The Pew Poll and Confirmation Bias

In the Daylight Video, I was reacting to the first look at the aggregators this morning, which showed plenty of gloating among conservatives about favorable poll numbers for Romney late yesterday, but just as much panic and even despair among Democrats. Might as well just quote Andrew Sullivan, who definitely set the pace with a post calmly entitled: “Did Obama Just Throw the Entire Election Away?”

The Pew poll is devastating, just devastating. Before the debate, Obama had a 51 – 43 lead; now, Romney has a 49 – 45 lead. That’s a simply unprecedented reversal for a candidate in October. Before Obama had leads on every policy issue and personal characteristic; now Romney leads in almost all of them. Obama’s performance gave Romney a 12 point swing! I repeat: a 12 point swing….

Seriously: has that kind of swing ever happened this late in a campaign? Has any candidate lost 18 points among women voters in one night ever? And we are told that when Obama left the stage that night, he was feeling good. That’s terrifying. On every single issue, Obama has instantly plummeted into near-oblivion….

I’m trying to see a silver lining. But when a president self-immolates on live TV, and his opponent shines with lies and smiles, and a record number of people watch, it’s hard to see how a president and his party recover.

Now Andrew’s reaction is an instructive example of confirmation bias in the assimilation of data. He is someone who clearly thought the first presidential debate was a disaster at the time, and is now freaking out because he’s seeing confirmation of his worst fears. So telling him that this is just one poll (or two polls counting PPP’s new survey showing Romney up by two points among LVs) won’t cut much ice, since he’s now expecting others to show the same confirmation of his own impressions of a catastrophic debate defeat for Obama. It’s also obvious he’s not someone who thinks “fundamentals” are more important than events in determining election outcomes.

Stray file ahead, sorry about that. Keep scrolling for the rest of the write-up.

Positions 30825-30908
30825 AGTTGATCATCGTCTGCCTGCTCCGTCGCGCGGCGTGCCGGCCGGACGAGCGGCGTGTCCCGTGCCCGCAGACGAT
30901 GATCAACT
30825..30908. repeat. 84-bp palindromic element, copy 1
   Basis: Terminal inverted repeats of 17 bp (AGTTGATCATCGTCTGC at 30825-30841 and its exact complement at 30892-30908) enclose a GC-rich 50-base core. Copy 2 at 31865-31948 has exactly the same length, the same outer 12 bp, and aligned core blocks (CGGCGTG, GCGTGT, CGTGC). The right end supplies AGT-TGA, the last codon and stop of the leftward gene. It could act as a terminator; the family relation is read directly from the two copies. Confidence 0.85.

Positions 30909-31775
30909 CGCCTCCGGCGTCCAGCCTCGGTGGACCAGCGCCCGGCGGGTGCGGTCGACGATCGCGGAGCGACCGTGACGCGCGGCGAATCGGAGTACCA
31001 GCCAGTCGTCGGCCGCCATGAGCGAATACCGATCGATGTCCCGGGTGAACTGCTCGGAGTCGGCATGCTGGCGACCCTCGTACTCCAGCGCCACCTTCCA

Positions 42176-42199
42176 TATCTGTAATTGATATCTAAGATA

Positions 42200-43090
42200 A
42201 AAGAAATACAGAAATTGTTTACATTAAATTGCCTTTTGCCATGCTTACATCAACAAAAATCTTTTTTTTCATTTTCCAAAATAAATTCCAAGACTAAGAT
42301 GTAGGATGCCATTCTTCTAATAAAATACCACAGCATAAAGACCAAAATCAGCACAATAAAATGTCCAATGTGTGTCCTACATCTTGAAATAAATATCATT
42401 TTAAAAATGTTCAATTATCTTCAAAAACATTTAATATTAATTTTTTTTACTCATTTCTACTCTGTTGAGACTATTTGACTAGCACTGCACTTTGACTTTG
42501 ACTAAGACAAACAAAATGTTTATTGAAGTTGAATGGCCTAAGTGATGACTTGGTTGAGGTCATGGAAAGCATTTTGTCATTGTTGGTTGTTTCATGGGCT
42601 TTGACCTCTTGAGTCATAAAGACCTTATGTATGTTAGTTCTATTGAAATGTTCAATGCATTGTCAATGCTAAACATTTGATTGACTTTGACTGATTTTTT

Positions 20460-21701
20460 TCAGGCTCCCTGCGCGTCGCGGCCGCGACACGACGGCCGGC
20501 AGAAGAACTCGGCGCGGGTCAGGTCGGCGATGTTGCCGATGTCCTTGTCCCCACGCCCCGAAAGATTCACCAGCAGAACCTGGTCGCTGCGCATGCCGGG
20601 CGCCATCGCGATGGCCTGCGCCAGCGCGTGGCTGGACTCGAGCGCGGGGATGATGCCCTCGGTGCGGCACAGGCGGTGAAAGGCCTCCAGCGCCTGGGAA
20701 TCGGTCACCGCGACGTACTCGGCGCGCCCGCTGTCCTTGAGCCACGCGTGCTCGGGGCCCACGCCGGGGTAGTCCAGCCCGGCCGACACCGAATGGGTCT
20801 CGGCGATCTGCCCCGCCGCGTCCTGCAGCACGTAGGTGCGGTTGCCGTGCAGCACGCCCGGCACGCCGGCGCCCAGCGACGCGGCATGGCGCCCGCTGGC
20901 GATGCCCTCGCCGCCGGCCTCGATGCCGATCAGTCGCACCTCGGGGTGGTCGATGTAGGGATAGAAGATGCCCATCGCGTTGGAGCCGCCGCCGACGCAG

In general, people tend to over-react to developments like a moment of adverse polling because they confirm hopes and fears. In some cases, like Sullivan’s, it may be because of the impact on one event. In others, it could be because that same event confirmed earlier, more basic hopes and fears: e.g., conservatives who think Obama’s too stupid to pull off a successful debate performance, or liberals who think he’s a mushy moderate wimp who deserves to lose because he keeps eschewing populism for the fool’s gold (or traitor’s silver) of deficit reduction talk.

Now to anyone without such a predisposition to expect big turning point data just over the next horizon, the Pew and PPP polls were surprising and curious, but hardly proof of anything. Both were almost entirely a snapshot of the most immediate reaction of Americans to the debate, and seemed to reflect a debate-driven partisan “enthusiasm gap” that may already be fading. We need to see some credible national polls with later surveys, and also credible new polling of states like Ohio, Florida, Virginia, and Iowa before deciding that anything has really changed, much less than we might as well just tune out until after a pre-ordained election.

Until then, though, you can’t really ask people who think the end of the world is nigh to stop noticing what look like End-Time Signs right out of the Book of Revelation.

Ed Kilgore

Ed Kilgore is a contributing writer to the Washington Monthly. He is managing editor for The Democratic Strategist and a senior fellow at the Progressive Policy Institute. Find him on Twitter: @ed_kilgore.